He’s also intentionally laid low when it comes to intra-leadership races: When an earlier speakership vote pitted Majority Leader Steve Scalise (R-La.), a member of his own delegation, against the grassroots’ beloved Jordan, Johnson side-stepped any endorsement altogether.

“It looks to me like it helped him over there,” said Sen. John Kennedy (R-La.), of Johnson’s relative fresh political slate. “The real work begins now … to pass anything, you have to go get Democratic votes. You don’t have to be Einstein’s cousin to figure that out.”

That necessity will remain a sticking point, as Johnson’s party recovers from the deep wounds inflicted by the debilitating speakership fight. The House GOP is still reeling from McCarthy’s abrupt dismissal three weeks ago, as open animosity against the so-called “Gaetz eight” refuses to dissipate. And Johnson may have to make up ground in both factions of the party.

He’s drawn praise from at least one of those defectors: Rep. Matt Gaetz (R-Fla.) said Johnson’s promise to the party that he’ll move spending bills on the floor “gives us a lot of hope.”

Calling Johnson a “good, godly man,” Gaetz also — so far — seemed unbothered by how Johnson might handle the upcoming Nov. 17 funding deadline, after he used the previous spending drama to trigger McCarthy’s firing: “Whether or not we have to have any sort of stopgap government bridge, I’m sure that’s something we’ll address in the coming days.”

Johnson is proposing a temporary funding patch lasting at least until Jan. 15, with little specifics on whether it will contain the blunt spending cuts that McCarthy pushed to appease conservatives. Such a stopgap would help to appease centrists, but it’s not the only area where that faction plans to pressure their new speaker.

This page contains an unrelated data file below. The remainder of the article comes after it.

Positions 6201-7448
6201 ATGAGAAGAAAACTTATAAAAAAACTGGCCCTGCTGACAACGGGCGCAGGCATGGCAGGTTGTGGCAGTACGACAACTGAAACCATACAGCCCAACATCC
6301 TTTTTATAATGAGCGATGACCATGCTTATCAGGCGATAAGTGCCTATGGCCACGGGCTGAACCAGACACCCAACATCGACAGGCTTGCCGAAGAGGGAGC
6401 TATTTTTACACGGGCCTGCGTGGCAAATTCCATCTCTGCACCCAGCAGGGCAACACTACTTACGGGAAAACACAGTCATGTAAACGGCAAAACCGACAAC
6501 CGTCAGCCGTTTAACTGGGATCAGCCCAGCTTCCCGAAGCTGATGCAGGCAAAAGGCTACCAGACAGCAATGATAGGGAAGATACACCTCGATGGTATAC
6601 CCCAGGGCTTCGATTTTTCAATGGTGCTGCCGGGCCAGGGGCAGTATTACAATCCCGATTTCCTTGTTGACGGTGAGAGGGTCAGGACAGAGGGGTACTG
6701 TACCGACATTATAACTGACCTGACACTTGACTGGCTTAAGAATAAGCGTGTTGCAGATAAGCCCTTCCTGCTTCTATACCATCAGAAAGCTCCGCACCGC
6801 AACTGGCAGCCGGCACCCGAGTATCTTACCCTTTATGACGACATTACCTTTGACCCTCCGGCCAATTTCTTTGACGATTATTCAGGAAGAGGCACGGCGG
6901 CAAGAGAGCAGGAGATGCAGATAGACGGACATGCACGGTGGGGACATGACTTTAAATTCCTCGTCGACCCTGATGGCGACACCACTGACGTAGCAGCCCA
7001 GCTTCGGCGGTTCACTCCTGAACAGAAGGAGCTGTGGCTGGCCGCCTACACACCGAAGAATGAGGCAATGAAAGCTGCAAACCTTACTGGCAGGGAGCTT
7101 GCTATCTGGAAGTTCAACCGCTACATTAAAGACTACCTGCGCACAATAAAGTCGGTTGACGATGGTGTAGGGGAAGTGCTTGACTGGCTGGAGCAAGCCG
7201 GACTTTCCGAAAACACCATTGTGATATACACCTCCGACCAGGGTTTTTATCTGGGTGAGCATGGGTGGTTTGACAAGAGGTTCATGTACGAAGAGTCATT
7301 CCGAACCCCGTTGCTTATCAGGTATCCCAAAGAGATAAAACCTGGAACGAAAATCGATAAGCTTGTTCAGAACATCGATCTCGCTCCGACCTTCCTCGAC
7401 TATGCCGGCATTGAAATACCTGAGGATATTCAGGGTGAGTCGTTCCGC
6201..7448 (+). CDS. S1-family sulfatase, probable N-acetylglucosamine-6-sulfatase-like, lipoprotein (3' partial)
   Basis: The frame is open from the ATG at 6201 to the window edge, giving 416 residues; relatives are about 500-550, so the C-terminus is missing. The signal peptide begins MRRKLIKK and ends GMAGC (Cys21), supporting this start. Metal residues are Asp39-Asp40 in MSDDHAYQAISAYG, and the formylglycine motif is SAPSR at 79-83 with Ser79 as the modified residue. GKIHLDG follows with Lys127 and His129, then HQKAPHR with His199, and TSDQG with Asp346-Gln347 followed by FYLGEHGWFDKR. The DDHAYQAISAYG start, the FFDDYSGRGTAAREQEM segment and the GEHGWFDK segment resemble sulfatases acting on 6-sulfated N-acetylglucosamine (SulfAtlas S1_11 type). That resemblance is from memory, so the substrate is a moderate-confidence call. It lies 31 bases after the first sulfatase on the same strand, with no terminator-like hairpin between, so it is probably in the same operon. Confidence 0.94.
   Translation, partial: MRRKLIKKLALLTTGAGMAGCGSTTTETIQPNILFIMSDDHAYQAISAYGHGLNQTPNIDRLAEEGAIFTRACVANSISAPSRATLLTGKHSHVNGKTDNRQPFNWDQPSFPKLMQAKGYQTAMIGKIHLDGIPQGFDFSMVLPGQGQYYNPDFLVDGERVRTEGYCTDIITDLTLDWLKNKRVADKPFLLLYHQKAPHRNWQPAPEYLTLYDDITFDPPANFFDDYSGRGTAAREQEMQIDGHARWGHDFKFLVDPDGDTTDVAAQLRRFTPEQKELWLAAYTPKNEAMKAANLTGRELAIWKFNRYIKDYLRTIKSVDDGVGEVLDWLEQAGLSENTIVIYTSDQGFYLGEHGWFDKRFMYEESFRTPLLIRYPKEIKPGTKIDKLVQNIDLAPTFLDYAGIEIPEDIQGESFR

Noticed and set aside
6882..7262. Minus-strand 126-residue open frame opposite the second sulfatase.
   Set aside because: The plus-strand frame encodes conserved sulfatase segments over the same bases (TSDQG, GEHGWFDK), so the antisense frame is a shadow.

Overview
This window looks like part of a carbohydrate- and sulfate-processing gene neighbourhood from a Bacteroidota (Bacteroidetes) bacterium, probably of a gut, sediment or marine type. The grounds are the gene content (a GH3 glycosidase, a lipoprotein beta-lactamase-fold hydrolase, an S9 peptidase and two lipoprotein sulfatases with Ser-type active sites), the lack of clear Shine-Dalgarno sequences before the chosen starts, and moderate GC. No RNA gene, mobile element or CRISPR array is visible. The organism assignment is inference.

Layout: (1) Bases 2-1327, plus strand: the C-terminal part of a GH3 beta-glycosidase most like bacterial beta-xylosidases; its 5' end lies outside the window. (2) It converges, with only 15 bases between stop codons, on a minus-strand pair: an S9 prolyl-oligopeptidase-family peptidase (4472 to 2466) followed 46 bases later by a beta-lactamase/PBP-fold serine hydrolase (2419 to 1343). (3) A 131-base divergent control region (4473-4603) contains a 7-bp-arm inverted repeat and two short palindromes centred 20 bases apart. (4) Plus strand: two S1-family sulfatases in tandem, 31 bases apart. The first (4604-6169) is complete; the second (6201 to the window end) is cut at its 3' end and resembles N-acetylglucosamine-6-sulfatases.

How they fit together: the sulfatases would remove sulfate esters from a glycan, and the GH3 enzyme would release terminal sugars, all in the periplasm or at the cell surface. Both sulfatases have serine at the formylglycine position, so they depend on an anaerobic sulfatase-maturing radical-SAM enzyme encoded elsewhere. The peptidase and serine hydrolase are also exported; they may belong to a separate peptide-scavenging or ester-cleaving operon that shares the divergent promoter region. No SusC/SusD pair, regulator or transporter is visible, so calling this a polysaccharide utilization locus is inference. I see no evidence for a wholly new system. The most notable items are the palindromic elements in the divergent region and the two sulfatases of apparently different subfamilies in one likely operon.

Some centrists privately begrudge Johnson for spearheading an argument that there was a constitutional basis for not certifying President Joe Biden’s electoral win in 2020. As a former lawyer for a Christian legal advocacy group, many of his colleagues embraced his reasoning that it was unconstitutional for states to change their voting procedures during the pandemic.

Emmer’s speakership bid went down in part over his vote to certify the election, which became a bigger obstacle as Donald Trump got involved and attacked Emmer relentlessly. Johnson doesn’t have that problem, but he still will face scrutiny: On Tuesday night, Republicans literally booed an ABC reporter for broaching the subject of the 2020 election.

“It would be my preference to have someone [as speaker] who stood by the reality that President Biden won,” said Sen. Mitt Romney (R-Utah). “They know it was not stolen. But they don’t want to have to say it because if they do, then Donald Trump comes after them.”

Still, Johnson remains in better standing with GOP hardliners than virtually anyone else in leadership. Those members see him as more “purely conservative,” in the words of one GOP aide, than others in leadership — his vote against the stopgap spending bill last month is considered a point in his favor.

Part of Johnson’s appeal, his colleagues say, comes down to their trust in his character. As a practicing Southern Baptist, he comes from the northern chunk of Louisiana that’s more Bible Belt than Mardi Gras (some Lousianans refer to it as “Southern Arkansas.”). He even founded the “Civility Caucus,” drafting a pledge with former Rep. Charlie Crist (D-Fla.) that states that “our political rivals in Congress are not our enemies.”

Perhaps that’s the mindset that allowed Johnson to do what more than a dozen of his colleagues could not: Win the gavel.

“For all the things that Kevin McCarthy did — both good or bad — there’s always baggage there,” said Rep. Wesley Hunt (R-Texas). “You know what they say in Batman: Either you die the hero or you live long enough to become the villain.”

Jordain Carney and Daniella Diaz contributed to this report.